It makes up most of the universe, yet hardly anything is known about the so-called Dark Energy that envelopes us.
The unusual 'something' – one of the great mysteries of cosmology – is believed to be an unknown force that is pushing things apart more strongly than gravity and causing the universe's expansion to accelerate.
Now, scientists from Imperial College London believe they may finally have an explanation for the source of unknown energy — black holes.
Dr Chris Pearson, study co-author, said: 'If the theory holds, then this is going to revolutionize the whole of cosmology.
'At last we've got a solution for the origin of dark energy that's been perplexing cosmologists and theoretical physicists for more than 20 years.'
Astronomers have always believed that Dark Energy could revolutionize physics as we know it, because its discovery 20 years ago threatened to blow Albert Einstein's research out of the water.
The legendary physicist can rest easy for now, however, because the team of international researchers have found the first evidence that Dark Energy really does fit with his Theory of Relativity after all.
The main stumbling block to Einstein's science – black holes and how their extremely strong gravity could be opposed by a secret force expanding the universe – has been dismissed by experts at the University of Hawaii and Imperial.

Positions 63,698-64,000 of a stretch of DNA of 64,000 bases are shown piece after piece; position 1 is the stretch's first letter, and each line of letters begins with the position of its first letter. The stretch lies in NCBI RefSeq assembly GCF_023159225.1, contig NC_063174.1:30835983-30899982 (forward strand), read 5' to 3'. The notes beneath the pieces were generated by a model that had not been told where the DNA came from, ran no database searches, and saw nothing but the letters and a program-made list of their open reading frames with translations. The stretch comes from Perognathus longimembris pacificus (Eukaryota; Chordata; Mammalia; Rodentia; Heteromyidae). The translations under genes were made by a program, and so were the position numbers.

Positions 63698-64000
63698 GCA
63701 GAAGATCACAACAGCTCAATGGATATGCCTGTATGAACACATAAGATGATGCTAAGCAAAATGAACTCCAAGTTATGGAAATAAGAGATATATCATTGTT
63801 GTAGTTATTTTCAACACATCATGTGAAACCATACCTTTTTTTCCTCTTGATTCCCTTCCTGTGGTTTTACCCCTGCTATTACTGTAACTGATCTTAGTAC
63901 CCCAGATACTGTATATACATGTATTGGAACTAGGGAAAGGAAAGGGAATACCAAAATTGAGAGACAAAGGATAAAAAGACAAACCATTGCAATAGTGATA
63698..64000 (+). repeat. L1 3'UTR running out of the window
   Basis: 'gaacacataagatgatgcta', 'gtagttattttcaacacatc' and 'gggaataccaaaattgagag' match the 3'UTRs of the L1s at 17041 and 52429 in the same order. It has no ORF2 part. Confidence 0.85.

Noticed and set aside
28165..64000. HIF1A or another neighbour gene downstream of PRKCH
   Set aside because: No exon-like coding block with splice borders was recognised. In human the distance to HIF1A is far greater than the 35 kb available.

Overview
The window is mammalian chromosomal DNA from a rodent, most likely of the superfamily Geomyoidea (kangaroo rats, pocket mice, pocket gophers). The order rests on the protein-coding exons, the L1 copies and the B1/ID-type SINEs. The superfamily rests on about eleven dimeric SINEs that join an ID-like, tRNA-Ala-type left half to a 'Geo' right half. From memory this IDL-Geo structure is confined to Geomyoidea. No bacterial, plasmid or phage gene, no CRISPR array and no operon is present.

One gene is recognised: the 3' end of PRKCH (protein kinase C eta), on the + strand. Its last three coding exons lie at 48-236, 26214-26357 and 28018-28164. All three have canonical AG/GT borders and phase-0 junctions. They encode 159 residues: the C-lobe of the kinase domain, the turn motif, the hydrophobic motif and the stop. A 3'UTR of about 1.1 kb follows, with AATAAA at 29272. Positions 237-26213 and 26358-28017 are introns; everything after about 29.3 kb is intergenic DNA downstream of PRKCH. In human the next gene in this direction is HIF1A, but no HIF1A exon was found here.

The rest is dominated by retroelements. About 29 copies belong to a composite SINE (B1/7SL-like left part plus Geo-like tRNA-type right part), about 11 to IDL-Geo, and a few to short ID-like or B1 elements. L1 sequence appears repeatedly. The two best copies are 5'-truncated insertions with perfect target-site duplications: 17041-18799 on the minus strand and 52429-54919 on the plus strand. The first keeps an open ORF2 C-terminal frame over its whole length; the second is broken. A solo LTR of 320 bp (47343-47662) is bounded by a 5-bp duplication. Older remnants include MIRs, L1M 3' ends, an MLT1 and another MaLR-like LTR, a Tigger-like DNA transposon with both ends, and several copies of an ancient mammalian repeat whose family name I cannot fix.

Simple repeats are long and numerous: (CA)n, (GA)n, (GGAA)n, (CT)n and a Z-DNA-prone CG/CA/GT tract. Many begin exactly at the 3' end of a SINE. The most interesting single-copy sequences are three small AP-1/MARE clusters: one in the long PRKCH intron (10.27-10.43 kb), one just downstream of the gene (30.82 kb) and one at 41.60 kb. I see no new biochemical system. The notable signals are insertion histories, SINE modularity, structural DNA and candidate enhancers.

They say that the Theory of General Relativity is correct because black holes actually contain Dark Energy, or the energy from space that Einstein originally predicted.
It also means that nothing 'new' or undiscovered has to be added to our picture of the universe to account for the 'missing' 68 per cent that Dark Energy equates to.
Not only that, but the idea of black holes having a 'singularity' at their centre where nothing – not even light – can escape, has been brought into question, too.
The new theory provides a way to 'circumvent' this mathematical problem, the researchers say, by making the idea of a singularity 'go away'.
Essentially, the Big Bang theory of the creation of our universe originally predicted that its expansion would slow down – or even begin to contract – because of the pull of gravity.
But in 1998, astronomers were surprised to find that not only was the universe still expanding, this expansion was also accelerating.
To account for this discovery, it was proposed that a 'Dark Energy' was responsible for pushing things apart more strongly than gravity.
This was linked to a concept Einstein had proposed but later discarded — a 'cosmological constant' that opposed gravity and kept the universe from collapsing.
Black holes posed a problem though — their extremely strong gravity is hard to oppose, especially at their centres, where everything seems to break down in a phenomenon called a 'singularity'.